1/24/97 -- 8:39 PM

Blackhawks-Belfour Trade


CHICAGO (AP) - Unhappy Ed Belfour, twice a winner of the Vezina Trophy as the NHL's top goaltender, on Friday was on the verge of being traded by the Chicago Blackhawks.

All the Blackhawks would say is that a tentative deal has been worked out and that the unnamed team involved requested that Belfour be scratched from the lineup of Friday's game against the Toronto Maple Leafs while the trade is finalized.

The Blackhawks complied with the team's request, starting Jeff Hackett and calling up Jimmy Waite from the minors as Hackett's backup.

Blackhawks spokesman Jim DeMaria said the club hoped to have an announcement by the end of the night.

Belfour, the Vezina winner in 1991 and 1993, has been upset that he is splitting time with Hackett. In a heated locker room exchange last month, Belfour reportedly told Hackett that he was ``nothing more than a backup.''

With the team struggling - at 17-24-8 entering Friday's game, Chicago was seven games under .500 for the first time in eight years - Blackhawks general manager Bob Pulford had been looking to pull off some kind of trade.

Belfour, the 1991 NHL rookie of the year and backbone of the Blackhawks' run to the 1992 Stanley Cup finals, was the best candidate to be dealt.

His contract, paying him $2.75 million in 1995-96, expires at the end of the season and he can become an unrestricted free agent. The 31-year-old goalie already has turned down an extension that would have paid him about $3.3 million annually.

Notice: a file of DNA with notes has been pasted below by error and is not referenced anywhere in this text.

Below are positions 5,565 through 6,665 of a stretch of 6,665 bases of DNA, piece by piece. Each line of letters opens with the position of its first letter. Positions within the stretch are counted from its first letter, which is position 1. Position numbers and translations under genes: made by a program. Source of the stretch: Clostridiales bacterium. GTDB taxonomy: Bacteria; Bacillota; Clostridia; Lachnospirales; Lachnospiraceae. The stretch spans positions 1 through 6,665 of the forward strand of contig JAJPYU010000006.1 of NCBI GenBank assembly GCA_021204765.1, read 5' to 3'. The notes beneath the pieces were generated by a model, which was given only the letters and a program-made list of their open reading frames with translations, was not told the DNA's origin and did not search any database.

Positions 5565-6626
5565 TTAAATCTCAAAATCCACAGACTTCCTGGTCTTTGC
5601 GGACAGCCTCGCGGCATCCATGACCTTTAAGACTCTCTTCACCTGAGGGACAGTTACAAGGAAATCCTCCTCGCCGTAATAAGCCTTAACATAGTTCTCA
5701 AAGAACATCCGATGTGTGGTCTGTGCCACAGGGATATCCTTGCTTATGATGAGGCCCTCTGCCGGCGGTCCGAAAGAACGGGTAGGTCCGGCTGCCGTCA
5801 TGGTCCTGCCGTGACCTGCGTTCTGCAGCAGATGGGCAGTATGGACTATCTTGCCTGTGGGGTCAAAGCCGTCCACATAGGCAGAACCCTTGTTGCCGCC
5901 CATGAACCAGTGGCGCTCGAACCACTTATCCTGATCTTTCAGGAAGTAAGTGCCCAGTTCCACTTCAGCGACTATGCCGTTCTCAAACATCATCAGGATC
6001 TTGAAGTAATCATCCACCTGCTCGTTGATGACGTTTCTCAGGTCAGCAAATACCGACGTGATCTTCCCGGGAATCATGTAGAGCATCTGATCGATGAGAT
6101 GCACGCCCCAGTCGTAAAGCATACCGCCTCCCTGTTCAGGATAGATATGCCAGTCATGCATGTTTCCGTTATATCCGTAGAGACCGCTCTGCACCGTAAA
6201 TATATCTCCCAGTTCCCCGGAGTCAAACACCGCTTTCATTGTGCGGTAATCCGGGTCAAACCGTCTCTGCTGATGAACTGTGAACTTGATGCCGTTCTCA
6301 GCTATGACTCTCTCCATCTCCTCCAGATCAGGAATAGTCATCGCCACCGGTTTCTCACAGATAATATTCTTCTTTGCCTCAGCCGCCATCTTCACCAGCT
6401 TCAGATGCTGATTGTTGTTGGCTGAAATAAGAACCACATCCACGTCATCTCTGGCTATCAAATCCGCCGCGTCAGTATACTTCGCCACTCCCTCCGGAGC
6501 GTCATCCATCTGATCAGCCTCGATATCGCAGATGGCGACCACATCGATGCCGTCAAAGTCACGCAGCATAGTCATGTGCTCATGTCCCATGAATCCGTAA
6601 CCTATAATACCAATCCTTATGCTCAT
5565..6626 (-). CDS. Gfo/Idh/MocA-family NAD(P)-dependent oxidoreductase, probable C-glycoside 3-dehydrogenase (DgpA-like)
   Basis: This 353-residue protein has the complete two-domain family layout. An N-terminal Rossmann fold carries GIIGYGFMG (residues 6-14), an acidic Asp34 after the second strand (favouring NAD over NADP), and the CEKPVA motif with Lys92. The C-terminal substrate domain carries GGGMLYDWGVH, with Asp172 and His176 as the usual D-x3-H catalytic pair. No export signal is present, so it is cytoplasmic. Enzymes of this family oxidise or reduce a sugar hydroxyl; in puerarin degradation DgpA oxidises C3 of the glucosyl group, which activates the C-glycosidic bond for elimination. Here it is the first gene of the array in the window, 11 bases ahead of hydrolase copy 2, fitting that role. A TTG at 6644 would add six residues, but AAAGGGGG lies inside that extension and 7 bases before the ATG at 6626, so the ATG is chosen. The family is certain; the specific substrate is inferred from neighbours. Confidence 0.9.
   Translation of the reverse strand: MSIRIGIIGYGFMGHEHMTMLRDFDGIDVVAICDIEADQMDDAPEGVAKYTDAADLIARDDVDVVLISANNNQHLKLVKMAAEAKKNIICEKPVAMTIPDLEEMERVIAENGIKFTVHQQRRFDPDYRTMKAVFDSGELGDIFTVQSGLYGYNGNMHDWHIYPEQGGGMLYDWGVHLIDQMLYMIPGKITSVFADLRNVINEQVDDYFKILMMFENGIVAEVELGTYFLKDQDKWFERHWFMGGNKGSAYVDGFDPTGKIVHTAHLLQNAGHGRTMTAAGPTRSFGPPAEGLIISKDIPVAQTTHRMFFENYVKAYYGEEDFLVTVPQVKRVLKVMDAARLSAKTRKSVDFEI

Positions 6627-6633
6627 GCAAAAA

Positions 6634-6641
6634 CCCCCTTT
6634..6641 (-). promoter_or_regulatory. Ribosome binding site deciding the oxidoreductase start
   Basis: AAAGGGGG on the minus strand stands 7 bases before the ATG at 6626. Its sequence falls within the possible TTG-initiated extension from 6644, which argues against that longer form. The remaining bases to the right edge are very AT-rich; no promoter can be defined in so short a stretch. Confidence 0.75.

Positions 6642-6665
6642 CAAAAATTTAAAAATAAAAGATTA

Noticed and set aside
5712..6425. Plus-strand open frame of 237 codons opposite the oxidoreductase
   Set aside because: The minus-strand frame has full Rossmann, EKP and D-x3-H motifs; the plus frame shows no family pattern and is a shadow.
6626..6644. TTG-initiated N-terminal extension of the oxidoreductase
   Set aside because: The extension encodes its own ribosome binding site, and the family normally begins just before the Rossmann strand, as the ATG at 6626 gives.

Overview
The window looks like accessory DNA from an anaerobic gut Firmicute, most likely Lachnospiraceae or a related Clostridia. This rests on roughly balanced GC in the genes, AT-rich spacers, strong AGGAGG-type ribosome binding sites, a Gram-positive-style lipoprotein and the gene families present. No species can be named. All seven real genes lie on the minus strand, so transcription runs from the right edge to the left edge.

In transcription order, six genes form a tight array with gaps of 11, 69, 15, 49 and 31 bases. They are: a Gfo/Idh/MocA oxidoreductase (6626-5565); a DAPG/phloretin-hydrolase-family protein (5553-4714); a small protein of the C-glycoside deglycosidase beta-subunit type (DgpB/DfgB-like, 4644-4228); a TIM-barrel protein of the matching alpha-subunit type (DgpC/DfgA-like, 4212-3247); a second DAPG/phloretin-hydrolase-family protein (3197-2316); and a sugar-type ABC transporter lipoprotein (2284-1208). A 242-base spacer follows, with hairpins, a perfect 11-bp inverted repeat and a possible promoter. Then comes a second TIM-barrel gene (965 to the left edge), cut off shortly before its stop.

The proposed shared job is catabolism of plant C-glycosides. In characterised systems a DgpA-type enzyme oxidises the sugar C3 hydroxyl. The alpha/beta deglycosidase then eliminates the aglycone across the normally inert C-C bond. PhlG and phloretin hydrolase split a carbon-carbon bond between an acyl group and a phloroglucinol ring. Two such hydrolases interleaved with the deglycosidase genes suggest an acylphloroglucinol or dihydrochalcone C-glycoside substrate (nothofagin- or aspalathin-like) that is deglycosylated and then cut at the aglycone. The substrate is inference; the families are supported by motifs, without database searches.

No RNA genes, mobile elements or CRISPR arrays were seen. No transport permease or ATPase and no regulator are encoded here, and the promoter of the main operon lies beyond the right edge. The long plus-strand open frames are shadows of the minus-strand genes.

Belfour is having perhaps his worst season. He's 11-15-6 with a 2.69 goals-against average and is 1-7-4 since the start of December. Though Belfour's career GAA coming into the season was almost identical (2.65), scoring is down considerably in the league and 2.69 doesn't rank him among the leaders. Hackett's GAA going into Friday was 2.25.

Belfour wasn't at the United Center and wasn't home to talk to reporters by telephone.

In an interview earlier this month, he said: ``I'm disappointed with how we're playing and how I'm playing. There are just too many distractions right now.

``As a goaltender, you can be in a groove where you're seeing the puck perfectly, you're moving good, you're making all the saves. There are no distractions, you're feeling 100 percent physically and mentally, and you can't be beaten.

``But when there are distractions - trade rumors, contract problems, negative stories in the newspapers - there's the opposite effect. I'm struggling right now, and so is everybody else.''

Though Hackett has been in goal for four of Chicago's five last victories, coach Craig Hartsburg has insisted all season that ``Eddie's our number one goalie.''

In giving Hackett more playing time, however, Hartsburg said: ``But we haven't won, so we've got to change. We have to make a decision.''

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